*****

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expert, schmexpert. [d.r. thursday]

expert (noun): a person who has a comprehensive and authoritative knowledge of or skill in a particular area.

other definitions from sources that are not the dictionary:

expert (noun): anyone from out of town.

expert (noun): a person knowledgeable enough about what is going on to be scared.

i have learned, in the six decades i have lived so far, that there are few true experts. there are many, many people who know a lot and many, many people who tout that they know a lot and many, many people who know very little about the thing they say they know a lot about. is there really any such thing as a complete expert, someone who has arrived, who has reached the all-knowing pinnacle, comprehensive and authoritative, who has nowhere at all left to go?

i think the most interesting people i have met are those people who are humbly reaching for more, understatedly claiming knowledge but not possessively holding it close to the vest. instead, these people are open, questioning, seeking and they aren’t afraid to say things like “i don’t know” closely followed by something like “i’m happy to look into that.”

i think the most interesting people i have met are the ones who readily admit weaknesses and fallible tendencies. they don’t claim absolute command nor do they reject criticism or surround themselves with yes-men or yes-women. they know that knowledge must co-exist with boots-on-the-ground expertise. they are open to feedback and choose to engage with others in conversation that encourages growth and maturation, regardless of personal insecurities.

dictionary.com’s definition of an expert is: a person who has special skill or knowledge in some particular field. a blogger states in their blog that would mean, “if you have more knowledge on a subject than the average person, you might qualify as an expert in that field.” that seems a bit of a recipe for lots of overblown, overstuffed knowledge-spouters.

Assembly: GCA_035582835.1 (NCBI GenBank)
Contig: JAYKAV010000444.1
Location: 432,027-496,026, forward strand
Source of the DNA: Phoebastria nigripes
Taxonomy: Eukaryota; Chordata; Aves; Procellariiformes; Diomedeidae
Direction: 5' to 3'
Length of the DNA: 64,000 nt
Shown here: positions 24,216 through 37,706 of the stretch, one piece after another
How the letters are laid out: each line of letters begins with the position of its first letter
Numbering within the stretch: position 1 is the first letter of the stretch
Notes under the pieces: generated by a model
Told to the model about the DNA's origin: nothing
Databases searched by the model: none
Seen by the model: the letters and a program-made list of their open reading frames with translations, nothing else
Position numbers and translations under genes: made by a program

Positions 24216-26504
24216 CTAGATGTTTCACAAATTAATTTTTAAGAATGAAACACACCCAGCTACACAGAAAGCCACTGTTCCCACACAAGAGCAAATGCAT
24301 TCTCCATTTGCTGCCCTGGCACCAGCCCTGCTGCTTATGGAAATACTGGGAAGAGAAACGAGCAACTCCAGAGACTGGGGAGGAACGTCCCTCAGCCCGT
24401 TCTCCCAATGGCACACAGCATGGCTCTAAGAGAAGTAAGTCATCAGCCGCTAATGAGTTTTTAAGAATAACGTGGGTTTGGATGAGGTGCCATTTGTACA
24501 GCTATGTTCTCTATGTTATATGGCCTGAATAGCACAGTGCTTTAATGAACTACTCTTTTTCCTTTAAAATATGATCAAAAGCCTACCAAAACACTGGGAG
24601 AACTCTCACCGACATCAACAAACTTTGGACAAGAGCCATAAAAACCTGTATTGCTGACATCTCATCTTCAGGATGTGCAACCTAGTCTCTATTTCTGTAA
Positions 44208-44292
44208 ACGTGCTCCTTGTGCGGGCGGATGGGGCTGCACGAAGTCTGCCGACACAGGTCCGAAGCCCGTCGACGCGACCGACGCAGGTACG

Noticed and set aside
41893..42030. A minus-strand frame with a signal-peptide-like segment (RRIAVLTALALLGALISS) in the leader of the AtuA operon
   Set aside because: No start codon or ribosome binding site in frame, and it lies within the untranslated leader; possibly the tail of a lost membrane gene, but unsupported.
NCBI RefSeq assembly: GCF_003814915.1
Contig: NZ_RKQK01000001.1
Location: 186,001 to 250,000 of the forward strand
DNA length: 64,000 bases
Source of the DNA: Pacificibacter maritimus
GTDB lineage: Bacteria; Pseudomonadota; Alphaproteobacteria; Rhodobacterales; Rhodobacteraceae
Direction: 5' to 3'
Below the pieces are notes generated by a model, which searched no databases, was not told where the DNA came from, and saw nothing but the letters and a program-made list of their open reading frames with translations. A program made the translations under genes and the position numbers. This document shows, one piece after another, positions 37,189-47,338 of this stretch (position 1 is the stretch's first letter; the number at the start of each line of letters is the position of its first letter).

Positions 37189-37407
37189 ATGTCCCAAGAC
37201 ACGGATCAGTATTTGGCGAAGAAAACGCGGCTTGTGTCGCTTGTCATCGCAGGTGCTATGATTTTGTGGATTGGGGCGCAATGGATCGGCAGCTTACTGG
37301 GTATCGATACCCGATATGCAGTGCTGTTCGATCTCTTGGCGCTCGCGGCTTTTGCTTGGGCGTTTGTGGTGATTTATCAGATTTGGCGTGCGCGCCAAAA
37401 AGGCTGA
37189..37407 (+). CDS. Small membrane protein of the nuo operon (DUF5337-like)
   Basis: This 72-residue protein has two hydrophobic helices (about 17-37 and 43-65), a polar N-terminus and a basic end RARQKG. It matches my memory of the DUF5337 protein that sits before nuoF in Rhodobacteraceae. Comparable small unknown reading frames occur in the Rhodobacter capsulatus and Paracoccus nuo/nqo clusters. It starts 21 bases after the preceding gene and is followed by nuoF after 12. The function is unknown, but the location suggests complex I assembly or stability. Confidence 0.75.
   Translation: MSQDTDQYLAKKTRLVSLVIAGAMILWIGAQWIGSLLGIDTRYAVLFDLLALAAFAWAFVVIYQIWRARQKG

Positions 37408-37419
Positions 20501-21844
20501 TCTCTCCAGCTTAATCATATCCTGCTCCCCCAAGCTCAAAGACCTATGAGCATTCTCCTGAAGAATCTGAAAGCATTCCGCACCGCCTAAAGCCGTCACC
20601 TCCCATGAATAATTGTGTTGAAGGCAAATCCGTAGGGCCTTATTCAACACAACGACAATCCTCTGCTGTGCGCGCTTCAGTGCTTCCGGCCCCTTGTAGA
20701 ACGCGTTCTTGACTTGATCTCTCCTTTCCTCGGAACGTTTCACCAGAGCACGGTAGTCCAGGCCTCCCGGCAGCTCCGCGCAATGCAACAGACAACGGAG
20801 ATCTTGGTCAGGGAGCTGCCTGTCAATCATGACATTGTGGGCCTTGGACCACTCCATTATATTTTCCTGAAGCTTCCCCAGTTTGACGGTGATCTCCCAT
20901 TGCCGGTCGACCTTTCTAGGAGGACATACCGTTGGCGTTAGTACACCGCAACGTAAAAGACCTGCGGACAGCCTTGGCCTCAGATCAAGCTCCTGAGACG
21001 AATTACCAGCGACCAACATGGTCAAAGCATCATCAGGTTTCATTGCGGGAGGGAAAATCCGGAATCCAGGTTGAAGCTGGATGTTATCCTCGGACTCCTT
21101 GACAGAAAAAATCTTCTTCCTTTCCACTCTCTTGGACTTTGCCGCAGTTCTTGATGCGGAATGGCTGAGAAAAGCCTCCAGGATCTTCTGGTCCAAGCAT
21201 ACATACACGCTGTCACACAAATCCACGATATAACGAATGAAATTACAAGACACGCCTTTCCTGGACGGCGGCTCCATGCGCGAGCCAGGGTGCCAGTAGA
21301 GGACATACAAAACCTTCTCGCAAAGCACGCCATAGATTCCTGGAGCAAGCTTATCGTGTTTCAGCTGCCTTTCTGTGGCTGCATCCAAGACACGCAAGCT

instead, maybe taking the approach of one step at a time, learning like it’s the first-time-each-time, collaboratively open to each other’s questions and queries, to never-ending research and lessons, might be a better path.

that way, we can all be experts at being human. that way, we can all be experts at humanness.

*****

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and a little PS xo to my own dentist, dr. dan santarelli, who is awesome and kind and most definitely, an expert.


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bareback and honest. [not-so-flawed wednesday]

calm.

the mug calls for calm.

yet, in these times, calm is elusive. it is the floating dust glistening in sunlight. it is the golden ray through the cloud. it is the snowflakes silently falling in the woods. it is the sound of soft laughter, the sound of the dog’s feet running in dreams and the cat snoring in slumber. it is hard to hold onto, hard to touch; it is hard to find.

in these times, with coffee in our hands, we start the new day. we wake, wishes and burdens on our minds, both. the things that kept us awake in the middle of the night, the things that pushed us into sleep: exhausting, worrisome, celebratory, quietly reassuring, sleep-depriving, sleep-inducing. we start the morning, on the roller coaster, one of us holding the “calm” mug.

we have found that – the conversations over-morning-coffee, the conversations over evening-wine, the conversations on the trail, in the sunroom, at the kitchen counter – these conversations need a little help, a little preface, a tiny guideline. for him, a guy, though not a-macho-guy-type-still-a-guy-nonetheless, he is looking to solve. for me, a girl, well, i am looking to just talk, to just go on, to be redundant, to vent. we discovered early on that any talk-talk could easily dissolve into ugly if we didn’t clarify a few things, well, really one thing, first. was this a conversation where i wanted comfort or solutions? was this a conversation where i wanted him to listen or problem-solve?

i honestly can say these two questions – just this simple strategy – could have saved many a relationship moment dating back decades and decades. it took me way too long to realize this glaringly obvious simplicity – that men and women, women and women, men and men – any two people in relationship – approach from vastly disparate directions. i am riding my feisty mare in from the rising sun in the east and he is galloping on a sassy stallion from the setting sun in the west. meeting in the middle ground requires a little gps-ing, dispensing of the drawn word-swords and negotiating some clarity shortcuts. that simple. that makes all the difference.